Total oil consumption in Brazil averaged 2.40 mb/d on a cumulative basis for 2014 (cumulative basis here refers to January and February 2014 only) after hitting the highest total consumption levels in February. Total oil demand in Brazil recorded more than 2.51 mb/d of consumption in February, 0.25 mb/d higher y-o-y.
For the first two months of the year, oil demand grew by 0.16 tb/d more than the level seen in 2013 - or more than 7%. Gains were witnessed across the whole of the product pool with the exception of fuel oil. Transportation fuels, namely gasoline and ethanol, were the products seen increasing the most with rises of more than 15% and 21%, respectively. Looking at the related car sales indicator for the same period, car sales dropped in January by 4% y-o-y before setting a substantial increase in February by close to 10%.
In aggregate terms, car sales rose by more than 5% y-o-y. Another significant development during the first two months was the increased consumption of diesel which gained close to 90 tb/d or more than 9%, boosted by a pick-up in construction activities ahead of the World Cup event in June. Demand for the most consumed product in Brazil is expected to remain relatively intact throughout 1Q and 2Q. Fuel oil had a mixed performance, declining considerably in January – by more than 25% - and increasing by more than 8% in February, mainly as a result of more fuel oil being burned in the power sector, due to a lack of hydropower. In cumulative terms, demand for the product fell by more than 11% y-o-y.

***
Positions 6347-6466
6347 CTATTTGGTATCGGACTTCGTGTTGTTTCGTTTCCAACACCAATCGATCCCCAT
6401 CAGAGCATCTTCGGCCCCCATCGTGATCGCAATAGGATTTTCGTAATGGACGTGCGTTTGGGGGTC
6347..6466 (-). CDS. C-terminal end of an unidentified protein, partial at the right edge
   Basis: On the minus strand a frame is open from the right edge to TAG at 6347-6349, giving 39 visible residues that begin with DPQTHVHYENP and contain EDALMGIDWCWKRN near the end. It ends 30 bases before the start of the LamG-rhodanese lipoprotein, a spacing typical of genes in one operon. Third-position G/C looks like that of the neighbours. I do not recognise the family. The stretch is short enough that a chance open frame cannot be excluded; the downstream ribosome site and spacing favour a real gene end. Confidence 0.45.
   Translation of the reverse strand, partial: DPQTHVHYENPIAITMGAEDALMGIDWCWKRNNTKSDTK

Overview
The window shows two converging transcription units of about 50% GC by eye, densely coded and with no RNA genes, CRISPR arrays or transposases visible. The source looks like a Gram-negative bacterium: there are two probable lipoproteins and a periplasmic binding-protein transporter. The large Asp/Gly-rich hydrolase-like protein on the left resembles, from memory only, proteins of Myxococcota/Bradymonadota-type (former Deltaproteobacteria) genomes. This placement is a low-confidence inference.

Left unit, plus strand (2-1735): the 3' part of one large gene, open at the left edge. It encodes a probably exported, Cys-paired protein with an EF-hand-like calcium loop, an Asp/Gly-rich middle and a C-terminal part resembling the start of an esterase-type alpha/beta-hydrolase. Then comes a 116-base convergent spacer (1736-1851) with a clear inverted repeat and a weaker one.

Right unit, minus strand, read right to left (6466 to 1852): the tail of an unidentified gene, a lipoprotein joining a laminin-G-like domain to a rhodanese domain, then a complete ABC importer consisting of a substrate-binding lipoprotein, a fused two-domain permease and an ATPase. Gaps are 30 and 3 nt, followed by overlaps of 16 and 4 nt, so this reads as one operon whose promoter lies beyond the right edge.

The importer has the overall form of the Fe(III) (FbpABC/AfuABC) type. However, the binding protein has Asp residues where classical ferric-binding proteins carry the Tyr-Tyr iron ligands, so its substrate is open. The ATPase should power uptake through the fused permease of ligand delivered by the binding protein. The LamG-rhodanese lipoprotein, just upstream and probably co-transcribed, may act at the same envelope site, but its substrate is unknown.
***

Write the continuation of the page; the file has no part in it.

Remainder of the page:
Oil demand in Brazil is expected to pick up in 2Q, again largely due to the World Cup in June, which is expected to provide support to transportation fuels. Demand is anticipated to moderate thereafter as expectations for the Brazilian economy in general is to grow by around 2%; hence oil demand growth is expected to reach 0.14 mb/d, relatively unchanged from last month’s MOMR.
In Argentina, oil consumption for the first two months of 2014 increased by around 15 tb/d, or more than 2% on accumulative basis. Gasoline, jet/kerosene, fuel oil and other products all recorded gains during the months of January and February, while LPG and diesel oil declined. Fuel oil led the gains, increasing by more than 12%, despite the falling trend of industrial production indicators. The surge in fuel oil consumption was most likely due to a shortage in the power sector. Transportation fuels were also seen on the rise with both gasoline and jet kerosene increasing, hinting towards an improvement in the sector. Diesel oil consumption was almost flat, as compared with last year. Oil demand in the country is anticipated to continue as initially expected - growing by around 22 tb/d from the 2013 level.
Latin America’s oil demand
growth is expected to reach 0.24 mb/d in 2014, as compared with a growth level of 0.23 mb/d a year earlier.